Banks: Adapting to Relentless Waves of Financial Regulation
According to the latest annual risk report released by The Boston Consulting Group, whether a bank prevails in global competition will be determined, in large part, by its ability to adapt proactively to relentless waves of regulation.
The report, Global Risk 2013–2014: Breaching the Next Banking Barrier, concludes that the new global and local financial reforms “collectively represent the next level of regulatory tightening — a barrier banks must breach to remain competitive.”
The banks that prevail in this environment, the report says, will be “proactive — not reactive—players. They will need a strategic approach that allows them to categorize, prioritize, and execute” against current and evolving regulations.
The study also found that the banking industry has reached a new post-crisis inflection point: some banks returned to profitability, while others did not. Although bank performance, averaged globally, changed little in 2012 from the previous year, profits differed sharply by region and also between developed and developing economies.
“Banking has now diverged into a three-speed world,” said Gerold Grasshoff, a BCG senior partner based in Frankfurt, the global leader of the risk segment of BCG’s Financial Institutions practice, and a coauthor of the report. “While developing markets performed strongly and North American banks moved beyond the financial crisis, European banks registered their worst year since the start of the crisis—and in fact stagnated,” he said.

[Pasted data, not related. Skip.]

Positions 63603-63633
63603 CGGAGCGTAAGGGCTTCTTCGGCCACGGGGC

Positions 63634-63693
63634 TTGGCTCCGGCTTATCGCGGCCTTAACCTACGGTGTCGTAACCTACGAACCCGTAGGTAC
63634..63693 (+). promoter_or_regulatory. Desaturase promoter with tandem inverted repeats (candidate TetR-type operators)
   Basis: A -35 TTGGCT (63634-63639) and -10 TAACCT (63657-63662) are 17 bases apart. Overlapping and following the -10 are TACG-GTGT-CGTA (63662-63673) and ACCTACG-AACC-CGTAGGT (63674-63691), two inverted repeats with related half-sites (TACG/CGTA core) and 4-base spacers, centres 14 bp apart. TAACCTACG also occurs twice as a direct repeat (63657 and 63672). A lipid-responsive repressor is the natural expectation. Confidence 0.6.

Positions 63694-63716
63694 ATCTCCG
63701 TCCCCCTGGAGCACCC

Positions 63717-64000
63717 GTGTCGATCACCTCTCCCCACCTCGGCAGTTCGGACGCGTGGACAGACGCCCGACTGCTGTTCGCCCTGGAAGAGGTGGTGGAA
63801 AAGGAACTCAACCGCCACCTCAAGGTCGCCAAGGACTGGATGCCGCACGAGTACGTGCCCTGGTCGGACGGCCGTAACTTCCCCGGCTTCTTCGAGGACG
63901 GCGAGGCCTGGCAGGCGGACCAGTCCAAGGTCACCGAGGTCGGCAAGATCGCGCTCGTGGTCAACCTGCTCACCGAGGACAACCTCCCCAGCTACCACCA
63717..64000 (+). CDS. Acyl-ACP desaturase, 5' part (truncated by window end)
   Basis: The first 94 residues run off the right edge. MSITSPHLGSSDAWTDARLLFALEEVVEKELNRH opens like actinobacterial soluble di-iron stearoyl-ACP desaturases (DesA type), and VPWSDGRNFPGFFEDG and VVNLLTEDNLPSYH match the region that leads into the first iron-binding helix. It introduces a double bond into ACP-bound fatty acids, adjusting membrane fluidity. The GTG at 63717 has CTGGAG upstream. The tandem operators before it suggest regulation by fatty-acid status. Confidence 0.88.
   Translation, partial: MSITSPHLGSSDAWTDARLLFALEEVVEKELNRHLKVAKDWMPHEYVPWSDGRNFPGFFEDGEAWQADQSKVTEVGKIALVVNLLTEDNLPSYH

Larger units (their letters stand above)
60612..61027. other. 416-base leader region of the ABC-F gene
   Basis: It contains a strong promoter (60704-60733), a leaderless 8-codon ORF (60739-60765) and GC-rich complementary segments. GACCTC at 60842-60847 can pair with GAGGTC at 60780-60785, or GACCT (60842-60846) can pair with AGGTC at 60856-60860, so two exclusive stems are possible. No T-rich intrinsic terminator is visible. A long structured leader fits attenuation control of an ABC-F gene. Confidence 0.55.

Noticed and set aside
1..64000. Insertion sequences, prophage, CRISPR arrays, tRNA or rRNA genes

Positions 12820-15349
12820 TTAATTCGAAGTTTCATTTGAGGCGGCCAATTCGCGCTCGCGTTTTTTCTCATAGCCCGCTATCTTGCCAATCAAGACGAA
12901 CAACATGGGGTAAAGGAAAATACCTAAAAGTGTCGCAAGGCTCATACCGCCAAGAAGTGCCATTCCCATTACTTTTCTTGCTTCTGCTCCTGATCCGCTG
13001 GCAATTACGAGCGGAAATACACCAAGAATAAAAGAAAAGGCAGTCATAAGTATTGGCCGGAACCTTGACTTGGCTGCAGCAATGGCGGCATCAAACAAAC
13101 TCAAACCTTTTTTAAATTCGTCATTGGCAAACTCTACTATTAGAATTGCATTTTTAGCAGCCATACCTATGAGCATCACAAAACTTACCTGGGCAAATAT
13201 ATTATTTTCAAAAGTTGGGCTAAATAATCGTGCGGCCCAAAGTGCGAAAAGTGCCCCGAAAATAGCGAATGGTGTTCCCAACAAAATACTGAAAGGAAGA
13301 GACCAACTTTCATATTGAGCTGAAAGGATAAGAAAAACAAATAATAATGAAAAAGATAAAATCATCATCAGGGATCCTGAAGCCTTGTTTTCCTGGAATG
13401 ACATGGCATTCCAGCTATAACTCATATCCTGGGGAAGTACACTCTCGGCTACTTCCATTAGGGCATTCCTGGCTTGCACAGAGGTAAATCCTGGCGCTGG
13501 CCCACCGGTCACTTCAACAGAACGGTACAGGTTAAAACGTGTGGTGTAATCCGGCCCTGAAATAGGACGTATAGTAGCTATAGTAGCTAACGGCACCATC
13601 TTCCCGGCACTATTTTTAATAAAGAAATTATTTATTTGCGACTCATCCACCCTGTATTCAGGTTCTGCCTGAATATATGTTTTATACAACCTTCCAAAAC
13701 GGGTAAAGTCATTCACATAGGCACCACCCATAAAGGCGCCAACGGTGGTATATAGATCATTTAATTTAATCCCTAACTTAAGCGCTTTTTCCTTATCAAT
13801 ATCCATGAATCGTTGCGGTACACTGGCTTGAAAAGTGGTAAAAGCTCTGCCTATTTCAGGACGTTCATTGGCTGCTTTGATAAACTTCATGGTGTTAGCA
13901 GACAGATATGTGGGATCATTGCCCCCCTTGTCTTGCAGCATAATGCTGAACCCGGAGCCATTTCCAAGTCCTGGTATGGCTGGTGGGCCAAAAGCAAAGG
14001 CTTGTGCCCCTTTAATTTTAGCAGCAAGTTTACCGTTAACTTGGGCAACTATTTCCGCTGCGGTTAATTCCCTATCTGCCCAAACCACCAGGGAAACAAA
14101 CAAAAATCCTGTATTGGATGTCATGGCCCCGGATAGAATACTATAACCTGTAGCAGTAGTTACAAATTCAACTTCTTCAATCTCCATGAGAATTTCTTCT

The report notes that North American banks have recovered faster than those in Europe. It says this suggests that the U.S. crisis-management approach of clearing books with enforced early write-downs has been more effective than the step-by-step approach followed in Europe. From 2008 through 2009, U.S. banks incurred more than three times as many loan loss provisions as European banks. This more radical bank recapitalization “was the main driver of U.S. bank recovery in 2012,” the report says.
The report is BCG’s fourth annual assessment of the health and performance of global banking. Its findings are based on economic profit data from 318 retail, commercial, and investment banks that represent 90 percent of global banking assets. Economic profit weighs risk costs, as well as refinancing and operating costs, against income, providing a comprehensive measure of financial conditions facing banks.
To read the The Boston Consulting Group report click here.